Canada Opens Their Doors to Coders - Post Election

Canada Opens Their Doors to Coders - Post Election

Thursday, December 1, 2016 (photo courtesy of Sortable)

Canada has passed some new regulations making it easier for skilled workers to emigrate there from the US. More specifically, our northern neighbors are after our coders and tech-savvy citizens, trying to reverse what was perceived as a drain from Canada over the years.

Just before Donald Trump won the presidency, a Kitchener, Ontario startup called Sortable used Trump’s photo in a tongue-in-cheek ad to hire software developers from the states. When the advertisement appeared on Facebook, it grabbed international news coverage, capitalizing on similar celebrity promises to head north or to Australia.

Christopher Reid, Sortable’s co-founder, said that he was really targeting Canadians that were working in the US. But because it did cause quite a social media response, Canadian lawmakers took note and went into action. Since the election, Ottawa has issued some new rules and regulations making it much easier for highly-skilled foreign workers to enter Canada.

The net effect? Trump’s election could put the Canadian tech industry back on the circuit, so to speak. For years the Canadians have been complaining about the “brain drain” to the United States – especially to high tech areas like Silicon Valley, New York City, Boston, and Washington, DC. But will this easing of regulatory restraints be enough?

The new regulations are designed to reduce the waits for a visa down to only two weeks instead of the usual 26 week wait period. And beyond this reduction, the new rules allow workers to get short term visas for things like company training programs or short term staffing needs. You can find out more information here:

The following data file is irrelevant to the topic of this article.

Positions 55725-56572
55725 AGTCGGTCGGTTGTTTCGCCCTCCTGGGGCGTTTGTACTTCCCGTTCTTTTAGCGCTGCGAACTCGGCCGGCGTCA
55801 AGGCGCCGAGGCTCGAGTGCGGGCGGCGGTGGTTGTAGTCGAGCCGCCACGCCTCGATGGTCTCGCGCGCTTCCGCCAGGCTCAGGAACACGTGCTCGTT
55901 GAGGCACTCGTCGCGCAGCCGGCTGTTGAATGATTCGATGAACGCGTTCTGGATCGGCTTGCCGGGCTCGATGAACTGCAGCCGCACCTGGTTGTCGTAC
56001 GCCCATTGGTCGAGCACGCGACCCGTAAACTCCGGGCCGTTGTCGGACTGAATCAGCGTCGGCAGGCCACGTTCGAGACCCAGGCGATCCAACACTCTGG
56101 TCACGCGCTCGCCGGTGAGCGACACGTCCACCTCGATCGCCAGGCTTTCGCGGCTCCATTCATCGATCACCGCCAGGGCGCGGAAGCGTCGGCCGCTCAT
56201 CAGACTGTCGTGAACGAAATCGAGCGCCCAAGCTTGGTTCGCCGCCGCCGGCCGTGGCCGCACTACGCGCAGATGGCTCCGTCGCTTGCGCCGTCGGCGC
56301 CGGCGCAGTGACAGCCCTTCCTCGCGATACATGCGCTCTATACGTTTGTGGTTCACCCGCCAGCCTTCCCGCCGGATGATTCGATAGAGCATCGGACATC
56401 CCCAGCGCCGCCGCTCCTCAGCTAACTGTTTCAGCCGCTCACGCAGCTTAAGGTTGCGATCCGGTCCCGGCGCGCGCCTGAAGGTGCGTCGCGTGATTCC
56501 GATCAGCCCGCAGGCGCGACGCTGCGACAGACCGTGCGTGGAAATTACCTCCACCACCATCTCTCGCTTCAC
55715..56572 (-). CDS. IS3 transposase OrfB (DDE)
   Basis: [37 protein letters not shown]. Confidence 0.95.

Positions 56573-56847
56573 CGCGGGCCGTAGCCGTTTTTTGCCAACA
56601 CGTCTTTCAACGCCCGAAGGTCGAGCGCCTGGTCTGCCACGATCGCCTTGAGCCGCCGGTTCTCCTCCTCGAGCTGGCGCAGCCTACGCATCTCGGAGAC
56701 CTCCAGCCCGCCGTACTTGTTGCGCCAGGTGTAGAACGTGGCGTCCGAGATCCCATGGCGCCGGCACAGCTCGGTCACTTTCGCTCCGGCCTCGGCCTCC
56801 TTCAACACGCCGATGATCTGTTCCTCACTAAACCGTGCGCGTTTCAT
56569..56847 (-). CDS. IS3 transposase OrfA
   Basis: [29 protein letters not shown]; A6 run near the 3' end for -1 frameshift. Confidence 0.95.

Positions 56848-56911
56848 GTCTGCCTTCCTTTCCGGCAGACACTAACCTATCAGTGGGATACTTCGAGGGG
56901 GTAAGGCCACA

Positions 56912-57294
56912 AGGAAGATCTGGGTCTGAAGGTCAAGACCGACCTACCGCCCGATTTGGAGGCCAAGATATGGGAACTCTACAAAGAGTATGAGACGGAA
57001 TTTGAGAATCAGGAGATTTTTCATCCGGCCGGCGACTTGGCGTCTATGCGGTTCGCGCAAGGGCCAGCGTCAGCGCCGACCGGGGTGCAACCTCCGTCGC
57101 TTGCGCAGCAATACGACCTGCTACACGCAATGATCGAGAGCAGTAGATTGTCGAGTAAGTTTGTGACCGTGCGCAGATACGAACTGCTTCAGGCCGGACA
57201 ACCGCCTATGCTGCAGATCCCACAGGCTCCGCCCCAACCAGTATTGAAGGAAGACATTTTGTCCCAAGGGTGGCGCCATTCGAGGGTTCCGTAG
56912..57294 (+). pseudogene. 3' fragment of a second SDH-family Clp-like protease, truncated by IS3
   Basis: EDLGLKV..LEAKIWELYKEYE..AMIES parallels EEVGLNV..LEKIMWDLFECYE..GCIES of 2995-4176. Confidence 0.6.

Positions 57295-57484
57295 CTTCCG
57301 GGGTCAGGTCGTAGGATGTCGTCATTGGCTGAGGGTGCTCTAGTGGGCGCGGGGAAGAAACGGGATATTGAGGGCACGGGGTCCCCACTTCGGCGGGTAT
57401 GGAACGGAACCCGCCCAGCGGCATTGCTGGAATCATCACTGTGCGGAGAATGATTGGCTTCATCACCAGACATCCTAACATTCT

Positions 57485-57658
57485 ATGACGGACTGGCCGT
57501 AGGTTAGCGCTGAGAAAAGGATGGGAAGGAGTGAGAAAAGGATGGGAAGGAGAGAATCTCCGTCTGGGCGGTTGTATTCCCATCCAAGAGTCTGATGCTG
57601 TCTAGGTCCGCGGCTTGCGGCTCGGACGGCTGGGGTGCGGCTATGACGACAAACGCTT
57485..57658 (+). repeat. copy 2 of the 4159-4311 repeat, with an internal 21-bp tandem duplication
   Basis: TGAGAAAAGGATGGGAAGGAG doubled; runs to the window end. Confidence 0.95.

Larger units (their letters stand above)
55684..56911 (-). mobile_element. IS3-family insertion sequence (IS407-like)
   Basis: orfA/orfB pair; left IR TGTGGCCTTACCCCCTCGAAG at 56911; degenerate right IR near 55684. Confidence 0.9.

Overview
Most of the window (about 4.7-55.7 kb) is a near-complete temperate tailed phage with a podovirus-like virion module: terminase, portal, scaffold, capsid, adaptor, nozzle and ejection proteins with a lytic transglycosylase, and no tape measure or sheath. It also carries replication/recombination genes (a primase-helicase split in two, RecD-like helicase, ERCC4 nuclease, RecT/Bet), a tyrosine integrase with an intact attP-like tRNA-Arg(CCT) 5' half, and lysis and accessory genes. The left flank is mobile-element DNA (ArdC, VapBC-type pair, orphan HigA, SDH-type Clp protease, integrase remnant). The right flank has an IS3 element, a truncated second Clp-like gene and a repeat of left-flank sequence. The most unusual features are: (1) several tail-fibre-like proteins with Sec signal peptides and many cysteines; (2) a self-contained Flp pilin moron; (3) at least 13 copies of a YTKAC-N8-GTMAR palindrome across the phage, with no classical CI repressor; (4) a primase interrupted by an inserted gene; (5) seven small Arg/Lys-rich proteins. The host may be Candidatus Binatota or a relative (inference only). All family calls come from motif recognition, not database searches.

Is it working? Sortable said that the US traffic to their site increased more than 200% since the ad appeared, and those who did apply mentioned the election and political climate in the US in their cover letters.

Other Canadian companies have been quick to take advantage of the post-election reaction to Trump, but so far there hasn’t been a rush to cross the border according to immigration officials. So is the plan going to be to continue these recruitment ads? The Canadians seem to be a bit more courteous on that front. The consensus was that they would be respectful of the new president-elect, and not add to the rhetoric that seems to be dividing our country. Don’t you just love our neighbors to the north?

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